OJ Simpson Could Enter Nevada Black Book10 months ago
OJ Simpson was just freed from the Nevada State prison on parole last month but already managed to get into some trouble again.
Simpson, a former NFL running back and convicted felon was recently kicked out of The Cosmopolitan Casino Hotel in Las Vegas, NV and may find himself on the state’s Gaming Commission’s “Black Book” which would bar him from entering casinos in the gambling capital of the world.
In 2008, Simpson was found guilty of kidnapping and armed robbery after he tried to reclaim his football memorabilia from collector Bruce Fromong at gunpoint with a company of armed men in one of the rooms of the Palace Station Hotel in Vegas. He was sentenced to 33 years in prison with a minimum of 9 years without parole. His parole was granted after the shortest possible time earlier this year, which received a great amount of media attention.
And now “the Juice” is back in the news. Celebrity gossip website TMZ broke the story earlier this month that a “drunk and unruly” Simpson was forced to leave the Cosmopolitan Casino Hotel after the venue issued a trespass notice against him. His lawyer confirmed that to Associated Press later. However, the hotel representatives refused to do that, they released a statement saying that:
"The alleged reports are inaccurate” and “as a matter of company policy, we do not comment on patron information in respect to the privacy and security of our guests.”
The alleged offender was photographed by a radio announcer at the night of the incident at the casino.
O.J. Simpson was immediately contacted by his parole officer and was tested for drugs and alcohol, of which he tested negative according to his lawyer. So it seems his parole is not in danger of being revoked, but he may get banned from all Nevada casinos if he keeps misbehaving.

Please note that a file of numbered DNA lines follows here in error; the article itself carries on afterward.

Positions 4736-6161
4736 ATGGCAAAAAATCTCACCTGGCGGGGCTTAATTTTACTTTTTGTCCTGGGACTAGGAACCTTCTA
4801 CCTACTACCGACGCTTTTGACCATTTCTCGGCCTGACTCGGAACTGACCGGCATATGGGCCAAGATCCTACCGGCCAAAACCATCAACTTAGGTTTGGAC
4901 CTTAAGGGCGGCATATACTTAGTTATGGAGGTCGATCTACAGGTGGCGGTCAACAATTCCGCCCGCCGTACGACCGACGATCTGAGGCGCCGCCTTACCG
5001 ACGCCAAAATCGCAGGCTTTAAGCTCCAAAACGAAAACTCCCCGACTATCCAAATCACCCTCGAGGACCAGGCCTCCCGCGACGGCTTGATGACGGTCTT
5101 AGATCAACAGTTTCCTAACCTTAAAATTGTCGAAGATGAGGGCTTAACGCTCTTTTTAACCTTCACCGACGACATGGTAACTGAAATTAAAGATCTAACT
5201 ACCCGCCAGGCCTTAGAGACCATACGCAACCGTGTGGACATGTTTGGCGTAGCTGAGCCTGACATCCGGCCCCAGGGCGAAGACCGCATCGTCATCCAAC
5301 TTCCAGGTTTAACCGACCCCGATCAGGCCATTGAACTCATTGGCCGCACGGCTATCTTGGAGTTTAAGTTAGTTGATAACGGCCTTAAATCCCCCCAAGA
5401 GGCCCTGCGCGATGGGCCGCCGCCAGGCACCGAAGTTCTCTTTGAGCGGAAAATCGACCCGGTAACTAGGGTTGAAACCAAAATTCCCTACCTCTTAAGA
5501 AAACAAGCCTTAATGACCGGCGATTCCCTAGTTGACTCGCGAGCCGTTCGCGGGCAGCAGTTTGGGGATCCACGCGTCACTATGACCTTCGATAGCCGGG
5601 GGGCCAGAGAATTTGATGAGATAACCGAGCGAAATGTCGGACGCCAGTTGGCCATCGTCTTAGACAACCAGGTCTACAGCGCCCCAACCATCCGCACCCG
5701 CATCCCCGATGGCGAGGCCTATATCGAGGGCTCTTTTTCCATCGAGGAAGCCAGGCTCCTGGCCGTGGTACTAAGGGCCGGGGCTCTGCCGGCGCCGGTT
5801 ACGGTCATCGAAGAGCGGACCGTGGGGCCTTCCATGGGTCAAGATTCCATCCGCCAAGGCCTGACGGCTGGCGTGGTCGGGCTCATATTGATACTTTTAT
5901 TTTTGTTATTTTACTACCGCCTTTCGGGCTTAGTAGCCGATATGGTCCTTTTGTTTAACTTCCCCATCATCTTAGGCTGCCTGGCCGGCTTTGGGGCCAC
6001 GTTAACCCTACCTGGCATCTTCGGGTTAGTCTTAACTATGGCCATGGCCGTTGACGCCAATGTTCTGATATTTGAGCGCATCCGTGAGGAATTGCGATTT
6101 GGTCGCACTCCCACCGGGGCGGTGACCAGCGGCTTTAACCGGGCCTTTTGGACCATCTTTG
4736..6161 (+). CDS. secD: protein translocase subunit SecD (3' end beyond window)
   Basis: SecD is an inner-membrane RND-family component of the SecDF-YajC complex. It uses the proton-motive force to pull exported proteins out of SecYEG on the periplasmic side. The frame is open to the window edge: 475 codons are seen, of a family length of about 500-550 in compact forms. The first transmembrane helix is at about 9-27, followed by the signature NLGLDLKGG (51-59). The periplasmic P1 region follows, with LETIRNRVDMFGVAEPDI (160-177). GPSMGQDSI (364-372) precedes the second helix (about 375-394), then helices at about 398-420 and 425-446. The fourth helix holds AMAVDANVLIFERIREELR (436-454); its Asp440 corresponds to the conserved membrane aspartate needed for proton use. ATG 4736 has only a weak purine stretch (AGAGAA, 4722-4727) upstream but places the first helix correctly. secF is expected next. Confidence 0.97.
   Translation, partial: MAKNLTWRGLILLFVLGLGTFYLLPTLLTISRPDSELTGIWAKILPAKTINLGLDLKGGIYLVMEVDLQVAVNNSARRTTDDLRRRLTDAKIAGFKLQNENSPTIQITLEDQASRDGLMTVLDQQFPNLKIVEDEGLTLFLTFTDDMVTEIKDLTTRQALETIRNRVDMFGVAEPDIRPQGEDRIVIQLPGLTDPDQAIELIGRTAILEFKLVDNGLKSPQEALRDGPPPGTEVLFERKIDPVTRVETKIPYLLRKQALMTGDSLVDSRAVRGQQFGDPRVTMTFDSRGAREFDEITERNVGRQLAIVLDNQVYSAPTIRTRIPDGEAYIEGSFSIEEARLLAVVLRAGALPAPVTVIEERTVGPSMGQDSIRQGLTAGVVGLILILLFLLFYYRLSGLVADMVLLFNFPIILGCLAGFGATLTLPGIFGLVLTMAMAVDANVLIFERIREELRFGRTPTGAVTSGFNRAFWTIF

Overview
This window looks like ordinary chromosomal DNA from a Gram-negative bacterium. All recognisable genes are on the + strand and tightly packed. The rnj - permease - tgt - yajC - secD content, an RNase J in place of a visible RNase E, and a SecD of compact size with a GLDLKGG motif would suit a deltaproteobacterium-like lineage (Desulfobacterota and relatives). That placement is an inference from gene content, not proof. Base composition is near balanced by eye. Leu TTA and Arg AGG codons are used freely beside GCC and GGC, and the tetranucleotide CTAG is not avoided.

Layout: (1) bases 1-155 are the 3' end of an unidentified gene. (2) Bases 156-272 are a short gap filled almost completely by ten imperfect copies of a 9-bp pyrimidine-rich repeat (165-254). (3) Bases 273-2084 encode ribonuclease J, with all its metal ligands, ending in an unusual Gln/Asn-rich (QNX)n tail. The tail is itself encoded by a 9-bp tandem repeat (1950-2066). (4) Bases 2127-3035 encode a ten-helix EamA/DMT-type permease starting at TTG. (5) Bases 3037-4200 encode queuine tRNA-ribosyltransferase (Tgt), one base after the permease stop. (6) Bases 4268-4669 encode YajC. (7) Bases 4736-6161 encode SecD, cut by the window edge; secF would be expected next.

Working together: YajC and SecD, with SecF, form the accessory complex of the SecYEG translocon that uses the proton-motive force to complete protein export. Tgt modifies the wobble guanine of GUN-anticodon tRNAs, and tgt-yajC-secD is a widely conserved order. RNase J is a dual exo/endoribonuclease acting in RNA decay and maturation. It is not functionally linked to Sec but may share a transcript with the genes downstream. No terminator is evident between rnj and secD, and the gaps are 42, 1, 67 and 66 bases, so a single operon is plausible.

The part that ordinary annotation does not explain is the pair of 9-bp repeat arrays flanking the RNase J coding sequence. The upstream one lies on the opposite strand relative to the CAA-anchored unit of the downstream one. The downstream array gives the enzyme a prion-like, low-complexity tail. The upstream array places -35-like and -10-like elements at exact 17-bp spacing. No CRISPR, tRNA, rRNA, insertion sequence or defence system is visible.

The Nevada Gaming Commission has a so-called “List of Excluded Persons” - colloquially known as the “Black Book” - created in 1973, which currently has 31 individuals on it. All casinos in Nevada are obligated to not allow those people in their facilities or else they can face sanctions from the Gaming Commission.
According to Karl Bennison, Chief of the Nevada Gaming Control Board’s Enforcement Division, however, Simpson’s behavior does not merit a spot on the list yet.
“A hotel/casino can exercise its right to trespass for a wide variety of reasons. The fact that an individual has been trespassed from a property or multiple properties alone would not be consideration for exclusion” - said Bennison.
Evidently, this is not the incident Simpson will be remembered for - his 1995 acquittal of murder charges is still one of the most controversial court decisions in US history.
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